By Thiago de Aragao.
Amongst the risks and problems that surround the Brazilian situation, the top three are: inflation, growth and foreign exchange. Thiago de Aragao assesses each of these in a new article for the Foreign Policy Centre.
Last week, the headlines gave great importance to inflation. On TV, Jornal Nacional (TV Globo) pointed out food price hikes. On the other hand, the printed press published a few articles indicating a drop in inflationary pressure, but the majority addressed the issue with concern.
In light of the fact that inflation represents the greatest threat to the government's popularity, this is the number one issue on President Dilma Rousseff's agenda. "My administration is aware of all the inflationary pressures known to exist at the present moment", stated the president, who has already made use of several weapons to fight it, amongst which higher interest rates, credit restriction and reduction of the price of gasoline and alcohol.
The issue's permanence in the order of the day is producing highly disagreeable repercussions, such as: a) the government applying psychological pressure on sectors that are theoretically "inflating" prices; and b) labor union pressure for wage hikes to make up for losses due to accumulated inflation.
Even though the Central Bank's expectations in relation to inflation are that the worst has already passed, the government continues to be cautious and may announce new measures whose impact may displease the business community (higher interest rates and credit restrictions) and political circles (expenditure cutbacks).
Within the short-term scenario, the possibility of a worsening and loss of control is low. According to the last Focus survey, and for the first time in two months, analysts and economists have reduced their projections for inflation for this year from 6.37% to 6.33%.
Because it is the greatest threat to our situation, the fight against inflation is the government's priority. However, the "growth" issue is also of concern in light of the fact that economic indicators have already shown discrete deceleration. It is worthwhile highlighting that the FGV Industrial Confidence Index retreated by 1.1% from March to April and that this was its fourth consecutive drop.
The April drop was attributed to less positive expectations for the following months. Concerned about the dissemination of a psychologically negative atmosphere, last week Dilma Rousseff made a clear manifestation addressing the issue, suggesting that controlled inflation and growth are compatible and priority targets within her administration.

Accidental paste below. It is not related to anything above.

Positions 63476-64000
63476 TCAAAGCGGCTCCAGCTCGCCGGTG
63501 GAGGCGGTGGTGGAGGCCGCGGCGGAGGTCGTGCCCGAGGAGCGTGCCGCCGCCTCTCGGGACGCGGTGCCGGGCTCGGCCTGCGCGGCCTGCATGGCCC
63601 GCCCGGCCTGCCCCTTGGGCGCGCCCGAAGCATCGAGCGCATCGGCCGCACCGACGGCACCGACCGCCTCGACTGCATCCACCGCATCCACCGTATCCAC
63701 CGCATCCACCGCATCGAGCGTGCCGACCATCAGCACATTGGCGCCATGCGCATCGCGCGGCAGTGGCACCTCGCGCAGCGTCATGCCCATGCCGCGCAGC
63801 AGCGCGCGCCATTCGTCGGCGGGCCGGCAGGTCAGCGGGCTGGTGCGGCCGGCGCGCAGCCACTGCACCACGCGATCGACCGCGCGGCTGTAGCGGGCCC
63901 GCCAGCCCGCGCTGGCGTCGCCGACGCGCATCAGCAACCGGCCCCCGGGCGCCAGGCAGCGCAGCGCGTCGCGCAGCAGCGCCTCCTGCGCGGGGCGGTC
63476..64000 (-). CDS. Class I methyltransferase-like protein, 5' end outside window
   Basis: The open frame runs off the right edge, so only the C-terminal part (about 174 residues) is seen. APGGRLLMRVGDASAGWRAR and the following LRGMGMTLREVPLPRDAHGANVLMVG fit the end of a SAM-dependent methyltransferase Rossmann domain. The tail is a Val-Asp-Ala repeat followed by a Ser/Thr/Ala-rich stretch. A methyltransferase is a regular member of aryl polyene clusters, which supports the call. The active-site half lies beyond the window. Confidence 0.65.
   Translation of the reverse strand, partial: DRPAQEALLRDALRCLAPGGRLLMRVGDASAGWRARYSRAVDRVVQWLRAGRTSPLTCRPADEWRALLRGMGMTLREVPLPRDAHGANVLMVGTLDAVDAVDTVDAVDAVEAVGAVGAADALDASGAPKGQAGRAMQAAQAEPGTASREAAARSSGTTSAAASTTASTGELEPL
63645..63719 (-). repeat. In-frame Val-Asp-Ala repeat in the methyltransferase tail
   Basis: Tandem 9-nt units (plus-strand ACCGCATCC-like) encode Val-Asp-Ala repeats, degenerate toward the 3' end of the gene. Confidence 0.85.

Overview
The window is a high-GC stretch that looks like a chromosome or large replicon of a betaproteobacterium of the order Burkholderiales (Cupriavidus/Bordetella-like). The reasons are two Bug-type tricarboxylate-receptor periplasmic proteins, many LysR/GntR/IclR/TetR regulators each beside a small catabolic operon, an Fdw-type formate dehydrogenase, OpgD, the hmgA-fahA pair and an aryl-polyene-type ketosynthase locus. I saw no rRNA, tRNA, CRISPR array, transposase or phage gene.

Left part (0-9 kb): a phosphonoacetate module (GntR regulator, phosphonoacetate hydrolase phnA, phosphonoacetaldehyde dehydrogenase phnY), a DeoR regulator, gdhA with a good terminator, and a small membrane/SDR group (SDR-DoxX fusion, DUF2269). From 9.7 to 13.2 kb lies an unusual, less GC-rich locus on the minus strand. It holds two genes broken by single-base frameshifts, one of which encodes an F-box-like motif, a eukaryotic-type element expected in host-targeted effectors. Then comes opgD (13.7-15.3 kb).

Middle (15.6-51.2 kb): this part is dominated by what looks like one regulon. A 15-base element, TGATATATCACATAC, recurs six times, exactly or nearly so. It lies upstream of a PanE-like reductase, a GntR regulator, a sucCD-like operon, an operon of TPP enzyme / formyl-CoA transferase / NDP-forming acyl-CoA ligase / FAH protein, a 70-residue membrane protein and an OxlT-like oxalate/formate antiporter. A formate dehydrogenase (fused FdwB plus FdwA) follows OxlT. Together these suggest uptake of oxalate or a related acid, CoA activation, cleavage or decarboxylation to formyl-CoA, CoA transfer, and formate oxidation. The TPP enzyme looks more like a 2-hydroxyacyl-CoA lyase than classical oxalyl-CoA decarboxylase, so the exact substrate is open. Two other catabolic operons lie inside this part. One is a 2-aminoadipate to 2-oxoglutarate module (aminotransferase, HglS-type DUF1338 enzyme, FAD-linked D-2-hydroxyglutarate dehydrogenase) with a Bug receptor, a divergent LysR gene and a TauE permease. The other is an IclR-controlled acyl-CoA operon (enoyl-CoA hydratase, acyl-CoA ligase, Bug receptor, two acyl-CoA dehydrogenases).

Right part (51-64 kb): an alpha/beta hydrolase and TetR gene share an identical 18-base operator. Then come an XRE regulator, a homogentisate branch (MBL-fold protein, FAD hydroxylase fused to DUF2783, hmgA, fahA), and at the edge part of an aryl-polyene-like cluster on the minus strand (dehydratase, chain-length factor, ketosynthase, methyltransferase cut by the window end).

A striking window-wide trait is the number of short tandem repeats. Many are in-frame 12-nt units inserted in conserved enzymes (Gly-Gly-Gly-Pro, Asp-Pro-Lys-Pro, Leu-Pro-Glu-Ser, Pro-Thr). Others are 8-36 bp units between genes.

Over the short-term, an eventual deceleration should not lead to politically tragic consequences in light of the fact that the government has margin for maneuver to maintain the economy at a good performance level.
Despite pressure from exporter segments, the trend over the short-term is the maintenance of current policy. Obviously, the Minister of Development, Industry and Foreign Exchange, Fernando Pimentel, reaffirmed that foreign exchange policy will not change and that "we will have to live with it, because the world trend is devaluation of the dollar".
In light of the fact that the export industry will continue to suffer with the foreign exchange issue, the government has signaled that it will seek to attenuate the effects of the devaluation. It will do this both on the external front – where it will pressure the World Trade Organization (WTO) to include the foreign exchange issue as an element of assessment of trade practices – and internally with actions such as taxation unburdening and also protection of domestic products.
For the business sector, the unburdening issue on exports is a pacific point. However, when dealing with protectionist measures, reactions are antagonistic. There are at least three sectors involved: those that import on a large scale; those that export on a large-scale; and those that import and export on a large scale.
The foreign exchange issue is not popular, even though it has an impact on price behavior. Considering that inflation is the priority, the trend is that foreign exchange policy will continue to be used in favor of lower prices.